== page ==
The polypeptide sequence active site of this invention is a five amino acid peptide which has been found to exhibit characteristics similar to the 49-amino acid polypeptide isolated from bovine thymus as disclosed in U.S. Pat. No. 4,077,949. The peptides of this invention are particularly characterized in their ability to induce the selective differentiation of Thy-1+ T cells (but not CR+ B cells), in concentrations of 1 ng to 10 μg/ml. Thy-1 is a differentiation alloantigen present on T cells but not B cells whereas CR is a complement receptor present on B cells but not T cells.
Studies of these synthetic peptides in the induction assay in vitro showed them to have the same induction sepcificity as Thymopoietin II. That is, they induced the differentiation of Thy-1- cells to Thy-1+ T cells, but did not induce the differentiation of CR- cells to CR+ cells. While many substances have been identified that can mimic Thymopoietin in vitro and induce T cell differentiation by raising intracellular cyclic AMP, it is emphasized that few substances are active at such low concentration and the peptides of this invention are selective in inducing T cell differentiation but not CR+ B cell differentiation. These synthetic peptides were also shown to affect neuromuscular transmission, like Thymopoietin itself. Thus, 24 hours after a single injection of 10-100 μg per mouse, there was a definite neuromuscular transmission impairment detectable by electromyography.
Because of these characteristics of the polypeptides of this invention, they are therapeutically useful in the treatment of humans and animals since they have the capability for inducing the differentiation of lymphopoietic stem cells originating in the haemopoietic tissues to thymus derived cells or T cells which are capable of involvement in the immune response to the body. As a result, the products of this invention are considered to have multiple therapeutic uses. Primarily, since the compounds have the capability of carrying out certain of the indicated functions of the thymus, they have application in various thymic function and immunity areas. A primary field of application is in the treatment of DiGeorge Syndrome, a condition in which there is a congenital absence of thymus. Injection of the polypeptides will overcome this deficiency. Because of their biological characteristics, which are extremely active at low concentrations, they are considered useful in assisting the collective immunity of the body in that the polypeptides will increase or assist in therapeutic stimulation of cellular immunity and thereby become useful in the treatment of diseases involving chronic infection in vivo, such as fungal or mycoplasma infections, tuberculosis, leprosy, acute and chronic viral infections, and the like. Further, the compounds are considered to be useful in any area in which cellular immunity is an issue and particularly where there are deficiencies in immunity such as in the DiGeorge Syndrome mentioned above. Also, where there is an excess of antibody production due to unbalanced T cells and B cells, the compounds can correct this condition by stimulating T cell production. Thus, they may be of therapeutic use in certain autoimmune diseases in which damaging antibodies are present, for example, systemic lupus erythematosus. Further, because of the characteristics of the polypeptides they have in vitro usefulness in inducing the development of surface antigens of T cells, in inducing the development of the functional capacity to achieve responsiveness to mitogens and antigens and cell collaborativity in enhancing the ability of B cells to produce antibodies. The polypeptides are also useful in inhibiting the uncontrolled proliferation of Thymopoietin-responsive lymphocytes.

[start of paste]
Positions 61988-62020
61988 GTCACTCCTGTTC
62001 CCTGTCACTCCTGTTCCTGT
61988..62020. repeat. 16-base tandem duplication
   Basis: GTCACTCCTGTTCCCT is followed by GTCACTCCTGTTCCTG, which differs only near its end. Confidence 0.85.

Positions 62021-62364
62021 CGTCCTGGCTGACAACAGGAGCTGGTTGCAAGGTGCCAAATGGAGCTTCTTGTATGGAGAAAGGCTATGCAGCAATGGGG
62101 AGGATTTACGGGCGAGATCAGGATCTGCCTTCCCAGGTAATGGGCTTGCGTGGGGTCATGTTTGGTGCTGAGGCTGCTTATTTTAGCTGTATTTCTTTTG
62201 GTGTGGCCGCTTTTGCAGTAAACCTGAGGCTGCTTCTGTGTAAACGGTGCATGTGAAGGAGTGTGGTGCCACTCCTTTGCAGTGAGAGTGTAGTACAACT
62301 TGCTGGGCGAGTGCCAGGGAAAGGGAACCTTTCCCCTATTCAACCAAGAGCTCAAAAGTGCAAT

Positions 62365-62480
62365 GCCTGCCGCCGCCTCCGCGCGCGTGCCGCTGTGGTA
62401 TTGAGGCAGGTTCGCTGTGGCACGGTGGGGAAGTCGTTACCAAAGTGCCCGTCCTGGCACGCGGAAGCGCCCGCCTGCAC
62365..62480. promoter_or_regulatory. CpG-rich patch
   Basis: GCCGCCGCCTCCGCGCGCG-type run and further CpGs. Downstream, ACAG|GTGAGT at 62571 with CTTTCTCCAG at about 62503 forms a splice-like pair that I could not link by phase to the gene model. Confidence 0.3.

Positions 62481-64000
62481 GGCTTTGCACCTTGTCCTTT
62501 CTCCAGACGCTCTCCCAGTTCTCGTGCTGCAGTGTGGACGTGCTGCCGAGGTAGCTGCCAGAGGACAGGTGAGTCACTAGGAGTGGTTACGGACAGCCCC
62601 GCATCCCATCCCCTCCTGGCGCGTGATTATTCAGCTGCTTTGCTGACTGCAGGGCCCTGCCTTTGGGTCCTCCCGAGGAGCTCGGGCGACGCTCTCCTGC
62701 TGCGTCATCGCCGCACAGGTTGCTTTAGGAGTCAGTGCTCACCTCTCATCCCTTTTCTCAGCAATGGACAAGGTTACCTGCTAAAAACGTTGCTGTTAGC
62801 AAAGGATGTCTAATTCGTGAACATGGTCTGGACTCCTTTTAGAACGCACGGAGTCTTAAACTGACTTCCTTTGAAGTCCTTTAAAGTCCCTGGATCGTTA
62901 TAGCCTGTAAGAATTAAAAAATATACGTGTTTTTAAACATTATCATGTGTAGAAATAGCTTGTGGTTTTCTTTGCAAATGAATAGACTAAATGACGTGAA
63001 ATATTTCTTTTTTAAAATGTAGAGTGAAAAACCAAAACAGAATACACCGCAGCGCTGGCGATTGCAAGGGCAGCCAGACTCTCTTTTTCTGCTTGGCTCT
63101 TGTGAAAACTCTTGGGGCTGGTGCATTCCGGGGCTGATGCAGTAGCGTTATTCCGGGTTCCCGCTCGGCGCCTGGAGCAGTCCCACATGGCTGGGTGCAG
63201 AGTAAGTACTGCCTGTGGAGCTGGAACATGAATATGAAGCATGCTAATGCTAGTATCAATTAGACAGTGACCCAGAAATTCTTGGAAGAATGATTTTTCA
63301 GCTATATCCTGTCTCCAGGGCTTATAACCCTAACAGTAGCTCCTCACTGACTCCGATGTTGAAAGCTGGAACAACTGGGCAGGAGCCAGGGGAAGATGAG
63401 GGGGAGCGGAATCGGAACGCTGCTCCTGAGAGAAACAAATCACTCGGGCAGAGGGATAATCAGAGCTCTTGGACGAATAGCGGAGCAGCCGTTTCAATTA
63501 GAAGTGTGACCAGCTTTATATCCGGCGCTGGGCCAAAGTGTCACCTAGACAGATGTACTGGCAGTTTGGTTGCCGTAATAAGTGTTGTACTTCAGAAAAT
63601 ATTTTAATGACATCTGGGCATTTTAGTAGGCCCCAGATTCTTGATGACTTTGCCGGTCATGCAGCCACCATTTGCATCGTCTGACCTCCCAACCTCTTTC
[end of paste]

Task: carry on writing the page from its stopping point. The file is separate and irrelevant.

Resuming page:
An important characteristic of the polypeptides is their in vivo ability to restore cells with the characteristic of the T cells. Therefore, the polypeptides of this invention are active in many areas as a result of their ability to enhance the immune response in the body. Since the polypeptides of this invention affect neuromuscular transmission, very high doses of the peptides of this invention will be useful in treating diseases with excess neuromuscular transmission, such as spasticity.
A further important property of the peptides of this invention is that they are highly active in very low concentrations ranging from 1 nanogram per ml, and are maximally active at concentrations from about 100 nanogram per ml. The carrier may be any of the well known carriers for this purpose including normal saline solutions, preferably with a protein diluent such as bovine serum albumin to prevent adsorptive losses to glassware at these low concentrations. The peptides of this invention are active at a range of above about 1 mg/kg of body weight. For the treatment of DiGeorge Syndrome, the polypeptides may be administered at a rate of about 1.0 to 10 mg/kg of body weight. Generally, the same range of dosage amounts may be used in treatment of the other conditions or diseases mentioned.
The basic pentapeptides of this invention were prepared using concepts similar to the method of Merrifield as reported in Journal of American Chemical Society, 85, pp. 2149-2154, 1963. The synthesis involved the stepwise addition of protected amino acids to a growing peptide chain which was bound by covalent bonds to a solid resin particle. By this procedure, reagents and by-products were removed by filtration and the recrystallization of intermediates as eliminated. The general concept of this method depends on attachment of the first amino acid of the chain to a solid polymer by a covalent bond and the addition of the succeeding amino acids one at a time in a stepwise manner until the desired sequence is assembled. Finally, the peptide is removed from the solid support and protecting groups removed. This method provides a growing peptide chain attached to a completely insoluble solid particle so that it is in a convenient form to be filtered and washed free of reagents and by-products.